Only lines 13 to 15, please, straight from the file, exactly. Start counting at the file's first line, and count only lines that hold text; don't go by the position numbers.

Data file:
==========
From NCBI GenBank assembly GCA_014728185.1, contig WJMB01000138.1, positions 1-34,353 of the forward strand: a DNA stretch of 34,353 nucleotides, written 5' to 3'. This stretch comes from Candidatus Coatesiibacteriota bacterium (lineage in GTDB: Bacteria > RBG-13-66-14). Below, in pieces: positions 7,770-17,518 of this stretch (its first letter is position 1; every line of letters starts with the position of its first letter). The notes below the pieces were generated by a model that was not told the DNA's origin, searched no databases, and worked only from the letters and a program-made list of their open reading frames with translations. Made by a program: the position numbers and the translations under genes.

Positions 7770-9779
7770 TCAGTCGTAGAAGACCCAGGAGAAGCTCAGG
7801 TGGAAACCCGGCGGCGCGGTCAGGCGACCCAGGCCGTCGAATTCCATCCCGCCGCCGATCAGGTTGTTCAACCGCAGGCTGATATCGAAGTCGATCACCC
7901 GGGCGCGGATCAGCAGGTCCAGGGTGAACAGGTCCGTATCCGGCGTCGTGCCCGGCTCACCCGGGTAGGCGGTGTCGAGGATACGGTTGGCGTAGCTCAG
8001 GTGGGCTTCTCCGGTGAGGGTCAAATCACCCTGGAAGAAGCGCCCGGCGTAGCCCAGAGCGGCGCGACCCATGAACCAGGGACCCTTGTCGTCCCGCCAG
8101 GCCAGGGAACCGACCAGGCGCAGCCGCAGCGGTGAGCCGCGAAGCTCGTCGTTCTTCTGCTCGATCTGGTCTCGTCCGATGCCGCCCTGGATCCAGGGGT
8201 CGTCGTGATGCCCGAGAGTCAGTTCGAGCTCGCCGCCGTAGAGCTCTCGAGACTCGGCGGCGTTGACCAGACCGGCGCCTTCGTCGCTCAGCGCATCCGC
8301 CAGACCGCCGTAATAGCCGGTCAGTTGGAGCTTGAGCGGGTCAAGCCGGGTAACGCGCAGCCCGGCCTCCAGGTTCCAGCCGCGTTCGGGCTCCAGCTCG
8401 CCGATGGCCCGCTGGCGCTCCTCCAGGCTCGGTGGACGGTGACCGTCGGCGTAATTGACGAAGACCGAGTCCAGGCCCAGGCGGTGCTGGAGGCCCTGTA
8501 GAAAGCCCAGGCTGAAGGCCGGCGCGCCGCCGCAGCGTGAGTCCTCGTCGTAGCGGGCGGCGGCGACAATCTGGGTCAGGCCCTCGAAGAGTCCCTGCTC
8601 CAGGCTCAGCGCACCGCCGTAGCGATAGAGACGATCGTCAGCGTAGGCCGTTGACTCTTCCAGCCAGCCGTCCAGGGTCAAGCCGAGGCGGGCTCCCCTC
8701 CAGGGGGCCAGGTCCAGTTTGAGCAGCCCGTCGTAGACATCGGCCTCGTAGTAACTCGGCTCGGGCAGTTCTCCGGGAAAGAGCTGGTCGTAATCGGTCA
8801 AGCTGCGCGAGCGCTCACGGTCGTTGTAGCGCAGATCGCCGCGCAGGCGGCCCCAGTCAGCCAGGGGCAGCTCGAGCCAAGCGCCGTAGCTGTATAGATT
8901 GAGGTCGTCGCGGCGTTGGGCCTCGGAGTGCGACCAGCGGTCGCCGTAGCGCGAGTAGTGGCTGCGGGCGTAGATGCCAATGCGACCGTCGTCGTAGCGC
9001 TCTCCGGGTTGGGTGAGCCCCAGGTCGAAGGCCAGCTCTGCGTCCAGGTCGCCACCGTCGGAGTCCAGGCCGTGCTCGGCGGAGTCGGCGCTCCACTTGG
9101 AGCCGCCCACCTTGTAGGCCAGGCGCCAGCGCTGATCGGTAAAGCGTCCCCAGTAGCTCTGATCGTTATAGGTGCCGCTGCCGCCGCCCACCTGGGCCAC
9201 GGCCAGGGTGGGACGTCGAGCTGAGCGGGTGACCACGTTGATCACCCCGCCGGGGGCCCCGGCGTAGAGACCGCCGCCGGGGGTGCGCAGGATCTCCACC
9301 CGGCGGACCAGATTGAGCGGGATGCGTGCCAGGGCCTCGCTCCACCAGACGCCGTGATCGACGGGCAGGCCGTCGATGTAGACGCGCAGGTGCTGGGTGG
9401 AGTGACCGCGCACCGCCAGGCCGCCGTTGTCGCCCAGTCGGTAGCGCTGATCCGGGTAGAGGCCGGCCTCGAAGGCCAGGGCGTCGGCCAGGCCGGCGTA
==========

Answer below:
8701 CAGGGGGCCAGGTCCAGTTTGAGCAGCCCGTCGTAGACATCGGCCTCGTAGTAACTCGGCTCGGGCAGTTCTCCGGGAAAGAGCTGGTCGTAATCGGTCA
8801 AGCTGCGCGAGCGCTCACGGTCGTTGTAGCGCAGATCGCCGCGCAGGCGGCCCCAGTCAGCCAGGGGCAGCTCGAGCCAAGCGCCGTAGCTGTATAGATT
8901 GAGGTCGTCGCGGCGTTGGGCCTCGGAGTGCGACCAGCGGTCGCCGTAGCGCGAGTAGTGGCTGCGGGCGTAGATGCCAATGCGACCGTCGTCGTAGCGC